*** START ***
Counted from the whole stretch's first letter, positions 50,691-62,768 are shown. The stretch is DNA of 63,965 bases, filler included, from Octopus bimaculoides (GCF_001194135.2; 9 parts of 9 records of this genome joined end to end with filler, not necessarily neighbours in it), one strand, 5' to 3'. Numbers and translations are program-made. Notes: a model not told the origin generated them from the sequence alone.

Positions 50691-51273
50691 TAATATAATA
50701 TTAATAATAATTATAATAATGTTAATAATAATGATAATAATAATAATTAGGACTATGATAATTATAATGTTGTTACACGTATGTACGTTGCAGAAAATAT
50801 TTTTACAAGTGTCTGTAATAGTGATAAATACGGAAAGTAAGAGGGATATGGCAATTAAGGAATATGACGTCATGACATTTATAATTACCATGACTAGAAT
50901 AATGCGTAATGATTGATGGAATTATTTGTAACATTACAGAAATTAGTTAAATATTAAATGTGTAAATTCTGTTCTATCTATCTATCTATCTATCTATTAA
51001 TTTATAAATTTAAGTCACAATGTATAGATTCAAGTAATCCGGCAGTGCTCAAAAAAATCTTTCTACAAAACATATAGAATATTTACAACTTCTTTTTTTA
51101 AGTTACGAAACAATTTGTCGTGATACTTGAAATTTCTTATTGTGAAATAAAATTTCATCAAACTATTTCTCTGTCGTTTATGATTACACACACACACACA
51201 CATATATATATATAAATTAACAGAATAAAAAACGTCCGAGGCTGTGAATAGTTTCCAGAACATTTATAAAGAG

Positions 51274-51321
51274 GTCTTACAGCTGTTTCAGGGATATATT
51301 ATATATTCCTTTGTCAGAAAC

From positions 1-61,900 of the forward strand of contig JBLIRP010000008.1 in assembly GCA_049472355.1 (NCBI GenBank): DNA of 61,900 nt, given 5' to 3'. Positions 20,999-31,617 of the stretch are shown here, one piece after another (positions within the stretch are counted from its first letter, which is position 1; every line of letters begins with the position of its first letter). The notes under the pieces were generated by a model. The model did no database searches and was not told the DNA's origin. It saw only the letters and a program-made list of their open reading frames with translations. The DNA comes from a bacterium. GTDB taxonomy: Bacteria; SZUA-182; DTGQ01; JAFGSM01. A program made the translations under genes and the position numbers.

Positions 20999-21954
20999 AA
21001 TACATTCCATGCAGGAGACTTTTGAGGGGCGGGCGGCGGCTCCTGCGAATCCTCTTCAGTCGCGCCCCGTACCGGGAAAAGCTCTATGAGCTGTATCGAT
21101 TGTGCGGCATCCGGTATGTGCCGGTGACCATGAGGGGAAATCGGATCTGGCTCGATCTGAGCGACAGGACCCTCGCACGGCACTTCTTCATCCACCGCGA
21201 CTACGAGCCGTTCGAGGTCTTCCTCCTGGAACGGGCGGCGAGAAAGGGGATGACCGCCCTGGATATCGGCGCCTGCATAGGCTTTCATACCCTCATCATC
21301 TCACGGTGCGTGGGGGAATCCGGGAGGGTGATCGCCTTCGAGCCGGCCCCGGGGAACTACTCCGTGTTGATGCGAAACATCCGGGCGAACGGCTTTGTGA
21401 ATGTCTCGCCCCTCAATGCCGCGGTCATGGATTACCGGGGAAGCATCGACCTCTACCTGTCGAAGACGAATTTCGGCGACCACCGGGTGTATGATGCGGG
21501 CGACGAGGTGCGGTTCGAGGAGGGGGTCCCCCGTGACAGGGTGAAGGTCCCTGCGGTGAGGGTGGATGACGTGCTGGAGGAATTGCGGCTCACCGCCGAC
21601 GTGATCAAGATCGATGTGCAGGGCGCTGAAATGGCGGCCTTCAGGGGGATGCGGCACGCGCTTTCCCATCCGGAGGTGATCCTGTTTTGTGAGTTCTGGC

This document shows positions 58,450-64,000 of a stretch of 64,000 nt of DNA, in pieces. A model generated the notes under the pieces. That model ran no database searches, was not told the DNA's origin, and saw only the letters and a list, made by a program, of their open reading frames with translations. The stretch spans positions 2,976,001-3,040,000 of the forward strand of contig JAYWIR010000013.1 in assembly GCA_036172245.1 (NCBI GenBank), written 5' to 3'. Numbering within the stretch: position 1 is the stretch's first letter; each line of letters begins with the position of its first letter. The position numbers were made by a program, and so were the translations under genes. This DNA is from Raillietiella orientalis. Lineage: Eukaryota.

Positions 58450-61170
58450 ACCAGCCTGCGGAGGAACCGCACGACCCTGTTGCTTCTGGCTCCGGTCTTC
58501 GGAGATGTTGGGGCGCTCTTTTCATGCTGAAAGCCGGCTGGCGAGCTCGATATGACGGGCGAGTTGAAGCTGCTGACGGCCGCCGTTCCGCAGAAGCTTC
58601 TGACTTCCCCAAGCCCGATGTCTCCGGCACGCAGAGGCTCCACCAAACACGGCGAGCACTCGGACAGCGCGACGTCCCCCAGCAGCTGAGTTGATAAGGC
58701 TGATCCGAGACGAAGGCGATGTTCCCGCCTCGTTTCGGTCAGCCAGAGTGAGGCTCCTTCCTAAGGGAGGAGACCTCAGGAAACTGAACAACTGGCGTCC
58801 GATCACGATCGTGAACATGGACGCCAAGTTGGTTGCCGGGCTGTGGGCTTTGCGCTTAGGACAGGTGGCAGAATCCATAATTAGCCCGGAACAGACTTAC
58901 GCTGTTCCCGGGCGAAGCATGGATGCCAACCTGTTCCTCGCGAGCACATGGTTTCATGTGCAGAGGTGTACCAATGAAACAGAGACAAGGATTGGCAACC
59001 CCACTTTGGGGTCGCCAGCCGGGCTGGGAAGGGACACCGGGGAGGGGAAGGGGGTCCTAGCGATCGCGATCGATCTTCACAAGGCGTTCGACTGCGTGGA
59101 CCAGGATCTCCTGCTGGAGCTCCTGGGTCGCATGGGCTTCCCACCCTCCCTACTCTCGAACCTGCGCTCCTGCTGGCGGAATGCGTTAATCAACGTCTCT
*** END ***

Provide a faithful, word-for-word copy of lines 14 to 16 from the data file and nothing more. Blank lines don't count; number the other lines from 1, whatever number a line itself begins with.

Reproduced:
Positions 20999-21954
20999 AA
21001 TACATTCCATGCAGGAGACTTTTGAGGGGCGGGCGGCGGCTCCTGCGAATCCTCTTCAGTCGCGCCCCGTACCGGGAAAAGCTCTATGAGCTGTATCGAT